REMISSION OF SINS (Decretal. 1. 3, de celeb. miss. c. 6)," These words are for the most part taken from Scripture. Some of them, however, have been preserved in the Church by apostolic tradition. The words "This is the chalice" are taken from St. Luke (Luke xxii. 20), and are also mentioned by the Apostle (I Cor. xi. 25). The words that immediately follow, "of my blood," or "my blood of the new
testament, . . . which shall be shed for you, and for many to the remission of sins," are taken in part from St. Luke (Luke xxii. 20) and in part from St. Matthew (Matt. xxvi. 26). The words "and eternal," and also the words "the mystery of faith," have been transmitted to us by holy tradition, the interpreter and guardian of Catholic unity. Of the legitimacy of this form we cannot entertain a shadow of doubt if we attend to what has been already said of the form used in the consecration of the bread. The form to be used in the consecration of this element should, confessedly, consist of words signifying that the substance of the wine is changed into the blood of our Lord,--this the words already cited clearly declare,--and therefore they alone exclusively constitute the form.
Three Effects of the Blood of the Saviour
They also express certain admirable fruits produced by the blood of Christ, which was shed on Calvary--fruits which belong in a special manner to this Sacrament. Of these, one is admission into the eternal inheritance to which we have acquired a right by "the new and everlasting testament (Heb. x. 20; xiii. 20)." Another is admission to righteousness by "the mystery of faith," for "God hath proposed "Jesus" to be a propitiation through faith in His blood, to the showing of His justice, . . . that He Himself may be just, and the justifier of him, who is of the faith of Jesus Christ (Rom. iii. 25, 26)." A third is the remission of sin (Heb. ix. 12).
The Form of Consecrating the Wine Explained
But as the words of consecration are replete with mysteries and are most appropriate in their application to our present subject, they demand a more minute consideration. When, therefore, it is said, "This is the chalice of my blood (Decret. 1. 3, de cel. Miss. c. 8)," these words are to be understood to mean, "This is my blood which is contained in this chalice." The mention of "the chalice," at the moment of its consecration, to be the drink of the faithful, is peculiarly appropriate; without its mention as the vessel in which it is contained, the words, "This is my blood," would not seem sufficiently to designate this, supernatural species of drink. Next follow the words, "of the New Testament." These are added to give us to understand that the blood of the Saviour is not not now given figuratively, as in the Old Law, of which we read in the Apostle, that without blood a testament is not dedicated (Heb. ix. 15), but really and truly given, a prerogative peculiar to the New Testament. Hence the Apostle says, "Therefore He [Christ] is the mediator of the New Testament: that by means of His death, . . . they that are called may receive the promise of eternal inheritance (Heb. ix. 15)." The word "eternal" refers to the eternal inheritance, our title to which has been purchased by Christ the Lord, the eternal Testator. The words "mystery of faith," which are added, exclude not the reality, but signify that what lies concealed under the veil of mystery, and is far removed from the ken of mortal eye, is to be believed with the certainty of faith. Here, however, these words bear an import entirely different from that which they have when applied to Baptism. Here the mystery of faith consists in this, that we see by faith the blood of Christ, veiled under the species of wine; but Baptism is properly called by us "the Sacrament of faith," by the Greeks, "the mystery of faith," because it comprises the entire profession of the faith of Christ. There is also another reason why the blood of our Lord is called "the mystery of faith." In its belief human reason experiences the greatest difficulties, because faith proposes to us to believe that the Son of God, God and man, suffered death for our redemption, a death signified by the Sacrament of His blood. His passion, therefore, is more appropriately commemorated here in the words, "which shall be shed for the remission of sins," than at the consecration of His body. The separate consecration of the blood places before our eyes in more vivid colors His passion, crucifixion, and death.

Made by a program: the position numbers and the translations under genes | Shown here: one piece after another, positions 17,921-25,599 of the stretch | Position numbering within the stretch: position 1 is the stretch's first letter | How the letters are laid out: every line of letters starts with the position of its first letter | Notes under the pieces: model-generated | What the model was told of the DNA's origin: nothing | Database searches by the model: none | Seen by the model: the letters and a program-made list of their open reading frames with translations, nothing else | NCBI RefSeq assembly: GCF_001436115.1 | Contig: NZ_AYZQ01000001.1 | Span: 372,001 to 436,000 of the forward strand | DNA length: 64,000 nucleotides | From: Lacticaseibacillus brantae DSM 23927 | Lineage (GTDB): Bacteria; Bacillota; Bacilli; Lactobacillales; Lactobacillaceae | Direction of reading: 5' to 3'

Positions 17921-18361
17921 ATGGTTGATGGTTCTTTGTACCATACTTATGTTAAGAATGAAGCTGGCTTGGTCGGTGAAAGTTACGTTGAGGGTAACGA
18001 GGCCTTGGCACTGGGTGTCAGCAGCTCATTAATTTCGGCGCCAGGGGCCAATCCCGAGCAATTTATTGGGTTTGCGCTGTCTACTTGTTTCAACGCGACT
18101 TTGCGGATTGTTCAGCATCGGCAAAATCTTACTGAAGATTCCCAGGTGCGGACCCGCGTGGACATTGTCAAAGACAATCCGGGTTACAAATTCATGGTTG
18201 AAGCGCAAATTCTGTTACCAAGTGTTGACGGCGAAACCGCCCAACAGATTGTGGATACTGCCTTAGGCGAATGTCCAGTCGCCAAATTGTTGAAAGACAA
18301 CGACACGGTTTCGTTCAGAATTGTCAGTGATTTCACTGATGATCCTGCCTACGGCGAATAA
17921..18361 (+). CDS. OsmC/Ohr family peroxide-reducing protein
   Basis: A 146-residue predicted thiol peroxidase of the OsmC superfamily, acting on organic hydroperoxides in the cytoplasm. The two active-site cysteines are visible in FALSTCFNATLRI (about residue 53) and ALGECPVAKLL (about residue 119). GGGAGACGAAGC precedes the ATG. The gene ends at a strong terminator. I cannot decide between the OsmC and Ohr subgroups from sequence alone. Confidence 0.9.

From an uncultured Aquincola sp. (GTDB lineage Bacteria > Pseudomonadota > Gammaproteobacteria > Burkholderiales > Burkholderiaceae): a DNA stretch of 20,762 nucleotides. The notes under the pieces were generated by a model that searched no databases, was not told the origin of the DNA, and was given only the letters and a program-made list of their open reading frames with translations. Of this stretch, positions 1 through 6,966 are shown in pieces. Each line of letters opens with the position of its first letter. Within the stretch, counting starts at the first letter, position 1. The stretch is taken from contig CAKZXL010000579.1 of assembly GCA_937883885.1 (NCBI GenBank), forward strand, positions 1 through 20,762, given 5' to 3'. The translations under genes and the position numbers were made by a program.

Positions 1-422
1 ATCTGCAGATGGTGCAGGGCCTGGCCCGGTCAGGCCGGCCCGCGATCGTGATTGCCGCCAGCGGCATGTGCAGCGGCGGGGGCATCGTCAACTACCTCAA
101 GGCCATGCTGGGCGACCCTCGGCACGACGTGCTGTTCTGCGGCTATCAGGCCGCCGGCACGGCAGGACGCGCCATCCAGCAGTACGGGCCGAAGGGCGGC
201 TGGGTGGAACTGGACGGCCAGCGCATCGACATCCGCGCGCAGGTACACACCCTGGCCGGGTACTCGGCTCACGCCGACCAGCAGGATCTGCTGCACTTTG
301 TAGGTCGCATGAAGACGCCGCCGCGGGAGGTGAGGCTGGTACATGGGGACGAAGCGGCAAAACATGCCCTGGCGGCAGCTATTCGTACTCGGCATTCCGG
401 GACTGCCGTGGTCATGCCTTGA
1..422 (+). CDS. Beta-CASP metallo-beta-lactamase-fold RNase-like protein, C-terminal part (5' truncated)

The additional words, "for you and for many," are taken, some from St. Matthew (Matt. xxvi. 28), some from St. Luke (Luke xxii. 20), and under the guidance of the Spirit of God combined together by the Catholic Church. They serve emphatically to designate the fruit and advantages of His passion. Looking to the efficacy of the passion, we believe that the Redeemer shed His blood for the salvation of all men; but looking to the advantages which mankind derive from its efficacy, we find at once that they are not extended to the whole, but to a large proportion of the human race. When, therefore, our Lord said, "for you," He meant either those who were present, or those whom He had chosen from among the Jews, among whom were, with the exception of Judas, all His disciples with whom He then conversed; but when He adds, "for many," He would include the remainder of the elect from among the Jews and the Gentiles. With great propriety, therefore, were the words for all omitted, because here the fruit of the passion is alone spoken of, and to the elect only did His passion bring the fruit of salvation. This the words of the Apostle declare when he says, that Christ was offered once, to take away the sins of many (Heb. ix. 26); and the same truth is conveyed in these words of our Lord recorded by St. John: "I pray for them: I pray not for the world, but for Them whom thou hast given me: because they are Thine (John xvii. 9)." The words of consecration also convey many other truths,--truths, however, which the pastor by the daily meditation and study of divine things, and aided by grace from above, will not find it difficult to discover.